Which brings us to the UFO patent. My own physics knowledge is limited. When I read descriptions of "room temperature superconductivity" and "an inertial mass reduction device," I don't know whether that's actual tech, like the patent states, or nonsense sci-fi technobabble. I can just look to the words of unbiased physics professors who say, um, it's nonsense sci-fi technobabble. Those technologies don't exist. If they'd did, the government would have parallel universe computers already, and they wouldn't be revealing it in an unclassified patent.
The patent's inventor credits the work of Stanford's Dr. Harold E. Puthoff, who founded a group called EarthTech International. That group contributed to those wacko Skinwalker Ranch UFO papers. Puthoff was also a top-ranked Scientologist who claimed to have ESP, and he ran a CIA experiment which he claimed authenticated the psychic abilities of Uri Geller, a confirmed fraud.
So What The Hell Is Going On Here?
Remember To The Stars, the Blink 182 guy's organization that released those UFO videos? Harold Puthoff, the guy behind that patent tech, is a co-founder of To The Stars. And Eric Davis, the author of that wormhole paper written for Pentagon UFO cash? He's also with To The Stars. Colm Kelleher of Skinwalker Ranch? He's To The Stars' biotech consultant. Chris Mellon, the intelligence guy on TV? He'd gone from government work to private equity, and he pushed his money right into To The Stars. Luis Elizondo, who headed the Advanced Aerospace Threat Identification Program? He's a director at To The Stars.
So it would appear the Pentagon has some kind of weird partnership with this particular group of UFO enthusiasts. But here's another twist: Journalists have been unable to verify that Elizondo really did lead AATIP. The Pentagon denies that he did. They freely admit now that AATIP existed, but say that Elizondo was never involved with it (though everyone agrees he worked for the government in some capacity). Helene Cooper, the New York Times reporter who interviewed Elizondo and broke the AATIP news, says she had doubts about his story as soon as she got out of the interview and had a moment to think it all over, but she left him in the article because the real bombshell -- AATIP's existence -- was sound.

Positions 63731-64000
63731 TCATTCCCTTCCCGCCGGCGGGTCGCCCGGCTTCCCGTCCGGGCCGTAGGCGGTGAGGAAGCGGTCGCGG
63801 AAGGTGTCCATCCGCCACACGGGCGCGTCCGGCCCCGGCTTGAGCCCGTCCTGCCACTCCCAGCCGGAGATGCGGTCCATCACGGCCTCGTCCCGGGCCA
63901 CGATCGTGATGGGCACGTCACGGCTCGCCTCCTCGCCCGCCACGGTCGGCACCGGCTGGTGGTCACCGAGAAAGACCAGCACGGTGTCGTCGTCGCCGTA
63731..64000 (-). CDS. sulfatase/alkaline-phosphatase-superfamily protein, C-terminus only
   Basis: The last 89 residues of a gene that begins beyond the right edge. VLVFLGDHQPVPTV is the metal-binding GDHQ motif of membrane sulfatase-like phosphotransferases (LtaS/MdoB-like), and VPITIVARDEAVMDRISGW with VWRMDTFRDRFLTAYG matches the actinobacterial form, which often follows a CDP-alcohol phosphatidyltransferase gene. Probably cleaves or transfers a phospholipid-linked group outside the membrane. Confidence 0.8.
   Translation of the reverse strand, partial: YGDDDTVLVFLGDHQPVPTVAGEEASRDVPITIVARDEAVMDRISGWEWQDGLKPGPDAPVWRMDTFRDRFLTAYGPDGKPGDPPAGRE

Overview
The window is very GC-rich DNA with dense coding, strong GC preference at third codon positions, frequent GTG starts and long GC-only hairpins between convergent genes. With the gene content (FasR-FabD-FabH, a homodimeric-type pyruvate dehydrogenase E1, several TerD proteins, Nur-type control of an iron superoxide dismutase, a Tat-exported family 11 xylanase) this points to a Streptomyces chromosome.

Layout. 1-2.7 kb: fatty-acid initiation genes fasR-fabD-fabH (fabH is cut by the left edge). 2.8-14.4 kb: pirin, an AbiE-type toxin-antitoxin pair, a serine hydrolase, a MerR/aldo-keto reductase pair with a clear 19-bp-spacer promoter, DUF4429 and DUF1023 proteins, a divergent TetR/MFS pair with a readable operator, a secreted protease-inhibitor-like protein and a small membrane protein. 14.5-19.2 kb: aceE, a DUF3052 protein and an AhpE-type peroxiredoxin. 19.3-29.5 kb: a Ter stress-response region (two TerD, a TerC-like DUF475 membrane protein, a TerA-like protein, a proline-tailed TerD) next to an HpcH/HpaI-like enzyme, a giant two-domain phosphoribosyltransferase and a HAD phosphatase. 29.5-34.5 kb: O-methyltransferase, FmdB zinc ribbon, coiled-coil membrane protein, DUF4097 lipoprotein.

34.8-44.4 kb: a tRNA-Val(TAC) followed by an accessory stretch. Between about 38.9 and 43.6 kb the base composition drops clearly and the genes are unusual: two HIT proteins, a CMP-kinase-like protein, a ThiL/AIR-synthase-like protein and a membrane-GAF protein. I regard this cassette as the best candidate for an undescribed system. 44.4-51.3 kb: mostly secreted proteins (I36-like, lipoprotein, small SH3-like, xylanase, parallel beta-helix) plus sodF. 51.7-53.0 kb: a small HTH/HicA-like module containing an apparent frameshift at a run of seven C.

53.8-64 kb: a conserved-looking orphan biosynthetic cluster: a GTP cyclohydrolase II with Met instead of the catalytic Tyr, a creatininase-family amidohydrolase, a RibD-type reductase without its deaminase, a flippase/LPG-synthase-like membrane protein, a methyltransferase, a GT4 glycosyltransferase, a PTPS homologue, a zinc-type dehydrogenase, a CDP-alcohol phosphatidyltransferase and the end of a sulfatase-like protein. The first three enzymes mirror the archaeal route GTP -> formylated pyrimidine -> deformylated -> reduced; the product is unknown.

So to summarize, someone in the U.S. military has been paying UFO enthusiasts for research work, several of whom are now part of a group founded by Blink 182's former singer and guitarist. Meanwhile, someone in the U.S. Navy is backing a patent for a reality-bending spacecraft based on alien tech "discovered" by that same group.
A Stupid Waste Of Taxpayer Money? Or Something Else?
It's no secret what To The Stars gets out of this relationship, considering that the original Pentagon contract was reportedly worth $22 million. Their website's homepage has a big button on top calling on you to "invest now," and their primary work appears to be TV shows about UFOs, like this History Channel series. They've also scored a nice deal with the government to share unspecified "exotic materials" they claim to have in their possession, which supposedly will help with inertial mass reduction and other sci-fi tech. All of their military ties make their work seem more legit (thus Elizondo appearing to exaggerate his role in AATIP).
As for why the government has seemingly been playing along for the last 12 years or so, either someone within the military believes this stuff, or else they have other motivation to get that belief out into the public. Maybe they consider UFO enthusiasts a key voting demographic. Or maybe they're prepping the public for when they drop a giant "alien" squid on New York prior to election day. Or maybe all of this is intended to hide an even darker truth: that the U.S. military budget is so gigantic that they'll just write checks to anybody who asks.
For more, check out How The Defense Industry Lit A Trillion Dollars On Fire - Cracked Explains:
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Some of the most famous musicians in history have devoted multiple tracks to this alarming subject.